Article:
Nicole Colston, a graduate student at Oklahoma State University, gave the Saturday evening presentation at the climate change workshop sponsored by Oklahomans for Excellence in Science Education and the Oklahoma Climatological Survey. She got a master's degree in communication and held faculty positions as a debate coach. Then she found that she was really interested in climate change arguments, but recognized that she needed to know the science. So she came to OSU for a doctoral program in environmental science but is also a teaching assistant for in teacher education.
Nicole had been told that there were no schoolteachers who talked about climate change in class; but she found over a hundred even in her single survey. Nicole's survey showed that 81 of 125 respondents had experienced no "pushback" against teaching about global warming. This was about the same number who reported no pushback against teaching that the sun is the center of the solar system. Nevertheless, it is Nicole's personal crusade (and one of mine) to try to counteract climate change misinformation, primarily because it is deliberate misinformation. It is not sincere misunderstanding. As some writers have pointed out, there is an organize climate change denial (political) machine which, among other things, distributes free books to school superintendents saying that global warming is a hoax. These books are often quite openly abusive, e.g., a teacher shooting at Al Gore with a shotgun as he runs away with a pack of polar bears. Books supporting global warming do not, to my knowledge, use these kinds of tactics. You will find that Merchants of Doubt by Naomi Oreskes and Erik Conway is firm but calm in tone and amply documented. Despite the barrage of misinformation, and the huge amounts of money spent by the Koch Brothers and the anonymous donor who funds about half the budget of the Heartland Institute, polls indicate (said Nicole) that 80 percent of Americans believe that humans are causing global warming.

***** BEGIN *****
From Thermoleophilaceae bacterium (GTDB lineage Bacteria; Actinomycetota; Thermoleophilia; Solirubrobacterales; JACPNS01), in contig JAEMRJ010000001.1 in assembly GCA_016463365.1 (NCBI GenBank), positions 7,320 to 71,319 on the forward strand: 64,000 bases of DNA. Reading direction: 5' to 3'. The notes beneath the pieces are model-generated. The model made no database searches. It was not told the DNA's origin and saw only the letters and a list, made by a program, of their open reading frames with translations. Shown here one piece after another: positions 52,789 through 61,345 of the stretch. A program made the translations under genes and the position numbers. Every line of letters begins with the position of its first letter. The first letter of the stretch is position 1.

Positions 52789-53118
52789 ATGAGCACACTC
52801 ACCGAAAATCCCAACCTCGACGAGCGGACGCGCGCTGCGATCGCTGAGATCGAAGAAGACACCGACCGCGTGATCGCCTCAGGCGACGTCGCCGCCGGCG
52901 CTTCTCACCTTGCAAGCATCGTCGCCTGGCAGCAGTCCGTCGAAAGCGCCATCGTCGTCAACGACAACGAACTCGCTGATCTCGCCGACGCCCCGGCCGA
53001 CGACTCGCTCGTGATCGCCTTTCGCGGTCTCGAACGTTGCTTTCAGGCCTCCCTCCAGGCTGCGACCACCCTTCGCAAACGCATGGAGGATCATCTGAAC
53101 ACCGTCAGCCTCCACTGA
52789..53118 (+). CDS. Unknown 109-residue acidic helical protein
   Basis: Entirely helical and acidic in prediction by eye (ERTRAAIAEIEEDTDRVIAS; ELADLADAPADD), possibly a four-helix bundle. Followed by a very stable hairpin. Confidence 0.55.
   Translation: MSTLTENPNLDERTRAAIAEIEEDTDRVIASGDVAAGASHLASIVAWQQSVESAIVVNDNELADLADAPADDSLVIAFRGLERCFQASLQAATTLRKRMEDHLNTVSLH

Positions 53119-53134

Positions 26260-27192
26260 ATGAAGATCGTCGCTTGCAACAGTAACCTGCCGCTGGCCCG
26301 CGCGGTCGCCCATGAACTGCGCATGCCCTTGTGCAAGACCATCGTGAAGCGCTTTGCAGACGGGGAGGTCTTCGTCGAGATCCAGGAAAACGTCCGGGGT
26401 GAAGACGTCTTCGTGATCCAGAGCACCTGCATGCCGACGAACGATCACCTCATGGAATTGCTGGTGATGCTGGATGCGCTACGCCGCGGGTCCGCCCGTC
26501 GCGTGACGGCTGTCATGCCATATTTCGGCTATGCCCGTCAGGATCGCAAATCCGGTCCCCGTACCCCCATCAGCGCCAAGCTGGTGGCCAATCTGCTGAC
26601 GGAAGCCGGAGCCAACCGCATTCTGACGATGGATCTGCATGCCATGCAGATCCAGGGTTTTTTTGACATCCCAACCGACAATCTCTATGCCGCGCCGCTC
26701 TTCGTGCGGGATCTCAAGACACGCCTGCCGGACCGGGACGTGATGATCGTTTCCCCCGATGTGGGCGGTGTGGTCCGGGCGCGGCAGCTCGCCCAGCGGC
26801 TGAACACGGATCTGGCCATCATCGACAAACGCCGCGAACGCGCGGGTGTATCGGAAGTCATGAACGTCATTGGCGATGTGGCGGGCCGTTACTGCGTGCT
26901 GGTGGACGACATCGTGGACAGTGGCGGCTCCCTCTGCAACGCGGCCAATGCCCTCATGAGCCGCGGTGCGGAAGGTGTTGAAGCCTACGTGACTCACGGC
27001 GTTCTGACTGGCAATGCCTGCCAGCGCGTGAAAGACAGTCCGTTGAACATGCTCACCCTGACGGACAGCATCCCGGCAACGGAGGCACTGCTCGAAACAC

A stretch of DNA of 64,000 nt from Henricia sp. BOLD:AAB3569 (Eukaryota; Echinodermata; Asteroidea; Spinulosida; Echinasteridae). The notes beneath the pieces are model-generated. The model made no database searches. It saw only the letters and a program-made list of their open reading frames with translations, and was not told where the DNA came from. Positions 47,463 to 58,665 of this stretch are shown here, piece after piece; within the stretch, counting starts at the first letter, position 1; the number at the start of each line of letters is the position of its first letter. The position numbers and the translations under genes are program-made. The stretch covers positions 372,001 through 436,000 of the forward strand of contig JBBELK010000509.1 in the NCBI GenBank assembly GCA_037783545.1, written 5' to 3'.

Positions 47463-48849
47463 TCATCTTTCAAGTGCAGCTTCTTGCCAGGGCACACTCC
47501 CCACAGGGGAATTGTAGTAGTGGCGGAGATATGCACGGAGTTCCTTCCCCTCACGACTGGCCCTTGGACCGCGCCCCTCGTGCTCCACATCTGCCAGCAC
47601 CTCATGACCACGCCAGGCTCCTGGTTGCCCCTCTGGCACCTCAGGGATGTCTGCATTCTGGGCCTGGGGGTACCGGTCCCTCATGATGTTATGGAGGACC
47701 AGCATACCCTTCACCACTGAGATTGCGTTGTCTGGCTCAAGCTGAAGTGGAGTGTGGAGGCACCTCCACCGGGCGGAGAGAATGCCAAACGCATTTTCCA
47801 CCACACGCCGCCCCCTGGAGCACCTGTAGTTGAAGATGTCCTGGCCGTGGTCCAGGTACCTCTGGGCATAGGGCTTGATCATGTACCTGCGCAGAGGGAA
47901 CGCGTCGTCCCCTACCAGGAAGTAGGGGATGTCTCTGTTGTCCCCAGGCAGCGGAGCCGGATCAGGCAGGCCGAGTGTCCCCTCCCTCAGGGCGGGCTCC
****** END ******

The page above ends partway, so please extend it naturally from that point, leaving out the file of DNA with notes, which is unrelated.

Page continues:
Nicole then mentioned a number of resources and pieces of advice about how to help students understand global warming and how to avoid myths. For example, in Oklahoma, it does more harm than good to frame global warming in terms of criticizing the use of oil. (I do this, but for college students; it might be counterproductive for middle school students.) Also, don't pour on too much science; if students are confused, they may just disregard the subject and keep thinking what their parents and preachers have told them.
In order for climate science to make a difference in the world, it will need enthusiastic spokespeople like Nicole Colston.